|1700 - 1800 A.D.
First typewriter patent filed
In 1714 Henry Mill got granted a patent for his idea of an "artificial machine or method" for forgery-proof writing. Still it was not before 1808 that the first typewriter proven to have worked was built by Pellegrino Turri for his visually impaired friend, the Countess Carolina Fantoni da Fivizzono. The commercial production of typewriters began in 1873.
For a brief history of typewriters see Richard Polt, The Classic Typewriter Page, http://xavier.xu.edu/~polt/typewriters.html
Searching for the Balduinist fluorescenting phosphor (Balduinischer Leuchtphosphor), an artificial fluorescent, Johann Heinrich Schulze realized the first photocopies, but did not put them into practical use.
The first optical photocopier was not patented before 1843, when William Henry Fox Talbot got granted a patent for his magnifying apparatus.
In 1847 Frederick Collier Bakewell developed a procedure for telecopying, a forerunner of the fax machine. Yet it was not before 1902 that images could be transmitted. Almost 200 years after Schulze's discovery, for the first time photo telegraphy was offered as a telecommunication service in Germany in 1922.
Fixed optical network between Paris and Lille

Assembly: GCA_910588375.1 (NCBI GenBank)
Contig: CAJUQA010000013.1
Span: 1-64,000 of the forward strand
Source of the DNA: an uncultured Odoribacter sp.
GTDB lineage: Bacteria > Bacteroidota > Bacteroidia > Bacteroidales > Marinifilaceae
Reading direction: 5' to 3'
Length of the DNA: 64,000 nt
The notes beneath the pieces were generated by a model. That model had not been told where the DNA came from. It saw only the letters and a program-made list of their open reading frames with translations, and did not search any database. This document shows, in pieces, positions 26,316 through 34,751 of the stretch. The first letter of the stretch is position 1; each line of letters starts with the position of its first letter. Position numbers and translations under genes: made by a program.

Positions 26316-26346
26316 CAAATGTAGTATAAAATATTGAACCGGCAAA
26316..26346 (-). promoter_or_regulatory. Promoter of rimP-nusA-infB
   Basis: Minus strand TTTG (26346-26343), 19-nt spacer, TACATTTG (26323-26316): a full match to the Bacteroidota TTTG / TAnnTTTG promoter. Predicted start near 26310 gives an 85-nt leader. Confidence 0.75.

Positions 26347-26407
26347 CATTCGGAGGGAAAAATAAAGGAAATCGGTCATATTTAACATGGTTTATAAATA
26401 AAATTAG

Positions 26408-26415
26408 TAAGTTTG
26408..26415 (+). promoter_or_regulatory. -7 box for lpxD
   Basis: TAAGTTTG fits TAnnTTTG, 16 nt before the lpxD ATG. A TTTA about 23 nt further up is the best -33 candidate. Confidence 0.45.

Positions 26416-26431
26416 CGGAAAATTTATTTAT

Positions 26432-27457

Claude Chappe built a fixed optical network between Paris and Lille. Covering a distance of about 240kms, it consisted of fifteen towers with semaphores.
Because the communication system was designed for practical military use, the transmitted messages were encoded. The messages were kept such a secret that even those who transmit them from tower to tower did not capture their meaning; they transmitted codes they did not understand. Depending on weather conditions, messages could be sent at a speed of 2880 kms/hr at best.
Forerunners of Chappe's optical network are the Roman smoke signals network and Aeneas Tacitus' optical communication system.
For more information on early communication networks see Gerard J. Holzmann and Bjoern Pehrson, The Early History of Data Networks.
Optical communication system by Aeneas Tacitus, 4th century B.C.
Aeneas Tacitus, a Greek military scientist and cryptographer, invented an optical communication system that combines water and beacon telegraphy. Torches indicated the beginnings and the ends of message transmissions while water jars were used to transmit the messages. These jars had a plugged standard-size hole drilled on the bottom side and were filled with water. As those who sent and those who received the message unplugged the jars simultaneously, the water drained out. Because the transmitted messages corresponded to water levels, the sender indicated by torch signal that the appropriate water level has been reached. It is a disadvantage that the possible messages are restricted to a given code, but as this system was mainly used for military purposes, this was offset by the advantage that it was almost impossible for outsiders to understand these messages unless they possessed the codebook.
With communication separated from transportation, the distant became near.
Tacitus' telegraph system was very fast and not excelled until the end of the 18th century.
For further information see Joanne Chang & Anna Soellner, Decoding Device, http://www.smith.edu/hsc/museum/ancient_inventions/decoder2.html